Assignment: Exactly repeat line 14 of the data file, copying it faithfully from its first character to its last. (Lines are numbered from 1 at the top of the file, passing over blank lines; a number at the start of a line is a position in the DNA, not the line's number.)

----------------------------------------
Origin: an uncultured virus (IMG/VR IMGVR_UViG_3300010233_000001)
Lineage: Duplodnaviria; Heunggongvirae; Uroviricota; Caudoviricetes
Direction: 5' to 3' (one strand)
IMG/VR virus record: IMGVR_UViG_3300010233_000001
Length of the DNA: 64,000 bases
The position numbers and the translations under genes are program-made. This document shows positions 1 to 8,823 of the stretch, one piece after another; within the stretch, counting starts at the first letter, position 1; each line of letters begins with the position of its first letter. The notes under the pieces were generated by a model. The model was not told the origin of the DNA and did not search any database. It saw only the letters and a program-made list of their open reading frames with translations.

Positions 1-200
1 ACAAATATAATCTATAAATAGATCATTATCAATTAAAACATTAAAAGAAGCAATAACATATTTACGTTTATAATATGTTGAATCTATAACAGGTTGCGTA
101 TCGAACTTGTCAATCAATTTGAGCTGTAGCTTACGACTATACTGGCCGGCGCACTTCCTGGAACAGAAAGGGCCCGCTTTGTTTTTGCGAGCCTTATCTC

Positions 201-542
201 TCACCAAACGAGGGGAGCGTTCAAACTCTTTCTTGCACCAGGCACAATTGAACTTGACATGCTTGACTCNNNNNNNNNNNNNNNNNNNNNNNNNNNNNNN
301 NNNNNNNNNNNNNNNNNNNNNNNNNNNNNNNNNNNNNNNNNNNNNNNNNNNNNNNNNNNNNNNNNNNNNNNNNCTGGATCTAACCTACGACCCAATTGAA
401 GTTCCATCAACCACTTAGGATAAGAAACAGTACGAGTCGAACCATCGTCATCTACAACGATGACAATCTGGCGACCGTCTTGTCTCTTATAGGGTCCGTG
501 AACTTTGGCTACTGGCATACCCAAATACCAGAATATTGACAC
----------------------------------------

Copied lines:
501 AACTTTGGCTACTGGCATACCCAAATACCAGAATATTGACAC